1) “Citizen Kane” is one of the most influential films ever made. Discuss this statement.
Citizen Kane was Welles first film. This film is considered to be the best film even 70 years later which is incredible in itself and should say a lot to the audience. He had his influence in about every part of the movie. He produced, co-wrote, chose the cast and crew, did the music and editing. He used a lot of deep focus shots and spot lights to create depth perception. throughout the movie. Since he was in radio before he made this film, he could create a lot of his own sounds from the knowledge he had through radio. He used many techniques all in one film the most directors did not do and also brought back techniques that people stopped using. Welles did all of this when he was only 25 years old.
2) What had Orson Welles done in his first 23 years of life to warrant the Hollywood Film Industry offering complete creative control to a first time filmmaker?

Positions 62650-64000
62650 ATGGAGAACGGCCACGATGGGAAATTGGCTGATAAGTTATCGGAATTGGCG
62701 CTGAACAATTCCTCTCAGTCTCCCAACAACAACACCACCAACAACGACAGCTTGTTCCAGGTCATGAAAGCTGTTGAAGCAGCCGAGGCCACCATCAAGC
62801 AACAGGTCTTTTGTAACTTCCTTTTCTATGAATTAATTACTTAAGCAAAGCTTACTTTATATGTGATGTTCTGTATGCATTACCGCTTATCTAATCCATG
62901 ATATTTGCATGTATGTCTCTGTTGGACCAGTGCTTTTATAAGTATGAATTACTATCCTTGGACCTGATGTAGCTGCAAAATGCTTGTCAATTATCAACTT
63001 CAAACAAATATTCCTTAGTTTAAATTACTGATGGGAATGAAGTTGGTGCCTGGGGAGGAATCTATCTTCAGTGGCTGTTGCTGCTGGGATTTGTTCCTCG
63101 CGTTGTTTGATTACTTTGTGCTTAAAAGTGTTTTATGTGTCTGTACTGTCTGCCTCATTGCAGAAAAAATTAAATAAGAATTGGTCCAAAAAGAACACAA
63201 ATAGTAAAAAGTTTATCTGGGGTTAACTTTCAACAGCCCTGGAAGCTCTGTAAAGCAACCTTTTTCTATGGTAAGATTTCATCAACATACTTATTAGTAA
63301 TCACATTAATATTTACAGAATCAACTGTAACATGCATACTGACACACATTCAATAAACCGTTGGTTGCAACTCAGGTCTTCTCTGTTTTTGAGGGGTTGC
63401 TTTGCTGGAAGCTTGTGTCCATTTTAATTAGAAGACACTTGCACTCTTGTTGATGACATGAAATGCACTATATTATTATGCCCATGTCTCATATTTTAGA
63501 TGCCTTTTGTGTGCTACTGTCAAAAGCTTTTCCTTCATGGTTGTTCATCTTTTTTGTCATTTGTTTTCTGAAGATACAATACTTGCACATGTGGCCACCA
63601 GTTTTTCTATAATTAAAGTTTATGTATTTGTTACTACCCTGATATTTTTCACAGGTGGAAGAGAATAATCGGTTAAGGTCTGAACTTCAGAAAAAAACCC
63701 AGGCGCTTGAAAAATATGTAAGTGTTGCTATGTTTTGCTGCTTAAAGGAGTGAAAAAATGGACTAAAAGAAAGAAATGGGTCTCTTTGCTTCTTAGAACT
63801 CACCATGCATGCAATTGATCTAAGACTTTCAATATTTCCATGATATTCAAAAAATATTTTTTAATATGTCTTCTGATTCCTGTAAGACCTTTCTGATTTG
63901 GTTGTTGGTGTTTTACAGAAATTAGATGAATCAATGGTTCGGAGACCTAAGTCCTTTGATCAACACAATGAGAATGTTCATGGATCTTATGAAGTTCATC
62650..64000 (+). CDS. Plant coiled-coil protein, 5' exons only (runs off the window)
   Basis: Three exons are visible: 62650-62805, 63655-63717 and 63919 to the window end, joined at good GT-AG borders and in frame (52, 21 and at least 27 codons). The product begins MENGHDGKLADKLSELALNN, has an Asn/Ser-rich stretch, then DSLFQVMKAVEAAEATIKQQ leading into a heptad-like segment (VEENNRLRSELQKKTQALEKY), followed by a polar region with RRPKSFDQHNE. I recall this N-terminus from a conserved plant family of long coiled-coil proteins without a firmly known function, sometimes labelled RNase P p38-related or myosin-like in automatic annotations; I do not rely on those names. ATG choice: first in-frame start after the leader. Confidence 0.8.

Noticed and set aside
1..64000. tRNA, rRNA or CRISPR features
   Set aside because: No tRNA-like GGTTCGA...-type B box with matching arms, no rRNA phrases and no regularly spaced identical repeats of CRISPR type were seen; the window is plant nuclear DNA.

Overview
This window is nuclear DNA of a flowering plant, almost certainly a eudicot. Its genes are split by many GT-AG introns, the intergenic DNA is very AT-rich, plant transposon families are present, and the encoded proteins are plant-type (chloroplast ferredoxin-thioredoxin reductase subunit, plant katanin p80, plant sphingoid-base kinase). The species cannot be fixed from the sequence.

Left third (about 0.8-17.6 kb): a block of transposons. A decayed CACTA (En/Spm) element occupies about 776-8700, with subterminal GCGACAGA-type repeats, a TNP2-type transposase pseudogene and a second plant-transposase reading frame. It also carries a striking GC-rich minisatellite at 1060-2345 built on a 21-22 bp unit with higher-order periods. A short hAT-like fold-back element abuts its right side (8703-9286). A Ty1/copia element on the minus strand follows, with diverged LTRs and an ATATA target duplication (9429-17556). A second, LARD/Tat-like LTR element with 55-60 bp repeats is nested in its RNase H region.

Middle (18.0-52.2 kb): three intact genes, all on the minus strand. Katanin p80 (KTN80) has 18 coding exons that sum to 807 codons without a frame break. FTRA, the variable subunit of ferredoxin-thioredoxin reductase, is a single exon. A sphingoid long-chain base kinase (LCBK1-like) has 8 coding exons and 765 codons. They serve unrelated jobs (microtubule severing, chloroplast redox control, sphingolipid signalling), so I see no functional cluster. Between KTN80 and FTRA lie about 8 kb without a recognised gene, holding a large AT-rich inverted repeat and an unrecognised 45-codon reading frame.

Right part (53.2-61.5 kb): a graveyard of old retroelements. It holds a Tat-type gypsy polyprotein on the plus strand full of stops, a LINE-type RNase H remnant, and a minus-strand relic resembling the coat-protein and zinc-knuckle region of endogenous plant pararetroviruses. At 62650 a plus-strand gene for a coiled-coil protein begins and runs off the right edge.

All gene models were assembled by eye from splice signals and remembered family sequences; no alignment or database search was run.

When Welles was only fifteen years old he dropped out of school and went and traveled to Europe. He found his way to the Gate Theater in Dublin where he told them he was a Broadway star, they did not believe him but hired him anyway because he was so blunt and confident. He traveled to America three years later and toured with Broadway star Katherine Cornell in plays. He was considered by many a prodigy by the time he was 20 years old. In 1937 Welles and Houseman started the Mercury Theater. Welles kept it running by the money he made in his radio. He did so much by the age of 25 that most of us could only dream of.
3) Pick an extended scene or sequence from “Citizen Kane” and discuss the storytelling technique by analyzing and combination of its component parts (direction, writing, performance, cinematography, production design, art direction, editing, sound, score, ect).
The scene I chose to analyze is the scene where Kane is signing his declaration of principles. This scene uses a good foreshadowing concept. When he is reading the principles his face is completely shadowed until he signs his paper. Because of the shadowing of the face it shows the audience that the principles might not stay with Kane forever.